Project description:To determine whether BCG revaccination at 19 months of age reduces overall child mortality.Randomised trial, with follow-up to age 5.A health project in Bissau, Guinea-Bissau, which maintains a health and demographic surveillance system in an urban area with 90 000 inhabitants.2871 children aged 19 months to 5 years with low or no reactivity to tuberculin and who were not severely sick on the day of enrollment.BCG vaccination or no vaccination (control).Hazard ratios for mortality.77 children died during follow-up. Compared with controls, the BCG revaccinated children had a hazard ratio of 1.20 (95% confidence interval 0.77 to 1.89). Two hundred and fifty children were admitted to hospital for the first time between enrollment and the end of the study, with an incidence rate ratio for BCG revaccinated children versus controls of 1.04 (0.81 to 1.33). The trial was stopped prematurely because of a cluster of deaths in the BCG arm of the study. This increase in mortality occurred at a time when many children had received missing vaccinations or vitamin A or iron supplementation; the hazard ratio for BCG revaccinated children compared with controls was 2.69 (1.05 to 6.88) in the period after these campaigns. Throughout the trial, the effect of BCG revaccination on mortality was significantly different (P=0.006) in children who had received diphtheria-tetanus-pertussis (DTP) booster vaccination before enrollment (hazard ratio 0.36, 0.13 to 0.99) and children who had not received the booster before enrollment (1.78, 1.04 to 3.04).There was no overall beneficial effect of being revaccinated with BCG. The effect of BCG revaccination on mortality might depend on other health interventions. Trial registration Clinical Trials ICA4-CT-2002-10053-REVAC.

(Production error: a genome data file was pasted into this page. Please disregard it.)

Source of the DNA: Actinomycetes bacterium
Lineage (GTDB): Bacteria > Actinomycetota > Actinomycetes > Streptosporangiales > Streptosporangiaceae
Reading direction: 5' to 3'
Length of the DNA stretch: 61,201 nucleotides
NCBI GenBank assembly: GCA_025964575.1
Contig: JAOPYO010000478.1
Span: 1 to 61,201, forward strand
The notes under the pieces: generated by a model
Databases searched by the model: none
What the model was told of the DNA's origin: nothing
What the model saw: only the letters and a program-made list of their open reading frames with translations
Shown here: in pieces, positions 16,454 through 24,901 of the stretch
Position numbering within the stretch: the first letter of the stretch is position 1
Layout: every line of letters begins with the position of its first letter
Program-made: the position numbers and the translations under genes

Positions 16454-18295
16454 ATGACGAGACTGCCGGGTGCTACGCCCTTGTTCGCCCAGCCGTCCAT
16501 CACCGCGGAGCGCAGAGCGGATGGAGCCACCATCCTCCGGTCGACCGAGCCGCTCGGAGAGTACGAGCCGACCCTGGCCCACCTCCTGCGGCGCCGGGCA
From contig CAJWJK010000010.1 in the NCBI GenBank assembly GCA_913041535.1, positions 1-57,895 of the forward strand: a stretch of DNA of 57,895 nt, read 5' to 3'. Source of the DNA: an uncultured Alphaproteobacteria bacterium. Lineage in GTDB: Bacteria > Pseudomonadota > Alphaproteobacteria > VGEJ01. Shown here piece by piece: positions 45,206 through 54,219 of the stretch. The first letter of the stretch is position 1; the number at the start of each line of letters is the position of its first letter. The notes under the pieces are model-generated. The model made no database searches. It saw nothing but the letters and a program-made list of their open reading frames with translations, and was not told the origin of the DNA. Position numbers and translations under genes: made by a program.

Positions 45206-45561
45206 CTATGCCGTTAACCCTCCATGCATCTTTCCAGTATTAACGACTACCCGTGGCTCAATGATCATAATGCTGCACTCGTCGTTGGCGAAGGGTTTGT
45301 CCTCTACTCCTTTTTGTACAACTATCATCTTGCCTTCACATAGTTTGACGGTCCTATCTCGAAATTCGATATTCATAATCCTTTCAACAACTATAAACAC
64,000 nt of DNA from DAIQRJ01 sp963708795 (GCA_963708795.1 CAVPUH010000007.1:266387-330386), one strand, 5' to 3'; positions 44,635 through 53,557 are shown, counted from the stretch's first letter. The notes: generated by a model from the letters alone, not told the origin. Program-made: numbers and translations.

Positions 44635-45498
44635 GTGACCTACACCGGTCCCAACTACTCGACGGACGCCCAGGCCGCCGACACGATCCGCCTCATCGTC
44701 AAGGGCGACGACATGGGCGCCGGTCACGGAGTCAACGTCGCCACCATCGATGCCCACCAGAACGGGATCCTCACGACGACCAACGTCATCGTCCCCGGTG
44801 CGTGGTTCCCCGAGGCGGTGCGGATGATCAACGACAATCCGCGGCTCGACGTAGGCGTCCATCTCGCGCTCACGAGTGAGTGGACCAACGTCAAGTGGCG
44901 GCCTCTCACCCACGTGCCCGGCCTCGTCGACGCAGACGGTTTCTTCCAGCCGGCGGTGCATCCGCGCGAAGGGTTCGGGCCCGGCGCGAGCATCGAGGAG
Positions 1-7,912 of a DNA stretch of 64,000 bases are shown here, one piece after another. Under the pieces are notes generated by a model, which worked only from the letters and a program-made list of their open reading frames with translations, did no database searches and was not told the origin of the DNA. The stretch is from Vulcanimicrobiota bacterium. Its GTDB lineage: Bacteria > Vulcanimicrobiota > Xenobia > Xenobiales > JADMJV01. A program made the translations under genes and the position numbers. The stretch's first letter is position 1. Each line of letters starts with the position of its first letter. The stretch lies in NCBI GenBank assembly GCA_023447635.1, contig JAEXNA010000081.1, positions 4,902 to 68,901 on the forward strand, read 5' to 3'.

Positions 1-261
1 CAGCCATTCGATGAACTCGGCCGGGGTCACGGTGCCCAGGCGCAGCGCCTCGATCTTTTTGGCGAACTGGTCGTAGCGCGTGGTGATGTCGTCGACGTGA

Project description:Recent studies have revealed a low measles vaccination (MV) rate in the Republic of Guinea-Bissau (West Africa) that has not increased in accordance with the increasing coverage of other vaccinations. Measles is the deadliest of all childhood rash/fever illnesses and spreads easily, implying that if the vaccination coverage is declining there is a significant risk of new measles outbreaks . Meanwhile, mobile health (mHealth; the use of mobile phones for health interventions) has generated much enthusiasm, and shown potential in improving health service delivery in other contexts.The aim of this study is to evaluate the efficiency of mHealth as a tool for improving MV coverage while contributing to the mHealth evidence base.This study will take place at three health centers in different regions of Guinea-Bissau. Participants, defined as mothers of the children receiving the MV, will be enrolled when they arrive with their children at the health center to receive the Bacillus Calmette-Guérin vaccination, usually within one month of the child's birth. Enrolment will continue until a study population of 990 children has been reached. The participants will be randomly assigned to a control arm or one of two intervention arms. Each of the three groups will have 330 participants, distributed equally between health centers. Participants in the first intervention arm will receive a scheduled short message service (SMS) text message reminding them of the MV. Participants in the second intervention arm will receive a voice call in addition to the SMS message, while the control arm will receive no interventions. The MV is scheduled to be administered at 9 months of age. Although the vaccine would still be effective after 12 months, local policy in Guinea-Bissau prevents children aged >12 months from receiving the vaccination, and thus the study will follow-up with participants after the children reach 12 months of age. Children who have not yet received the MV will be offered vaccination by the project group.The study will analyze the efficiency of the intervention by determining its overall effect on MV coverage and timeliness when children reach 12 months of age. The main analysis will be stratified by intervention group, health center, level of education, ethnic group, and role of the person receiving the text messages (eg, mother, father, other family member). Secondary outcomes include the average number of health center visits (with intention to obtain the MV) required before successful administration.Despite the rapid proliferation of mHealth projects, only a small number have been evaluated in terms of direct links to health outcomes. This gap in knowledge requires solid evidence on which policy-makers can base decisions. This study aims to produce significant knowledge about mHealth implementation within a Sub-Saharan context while creating data-supported evidence.Clinicaltrials.gov: NCT02662595; https://clinicaltrials.gov/ct2/show/NCT02662595 (Archived by WebCite at http://www.webcitation.org/6jH8YiSjY).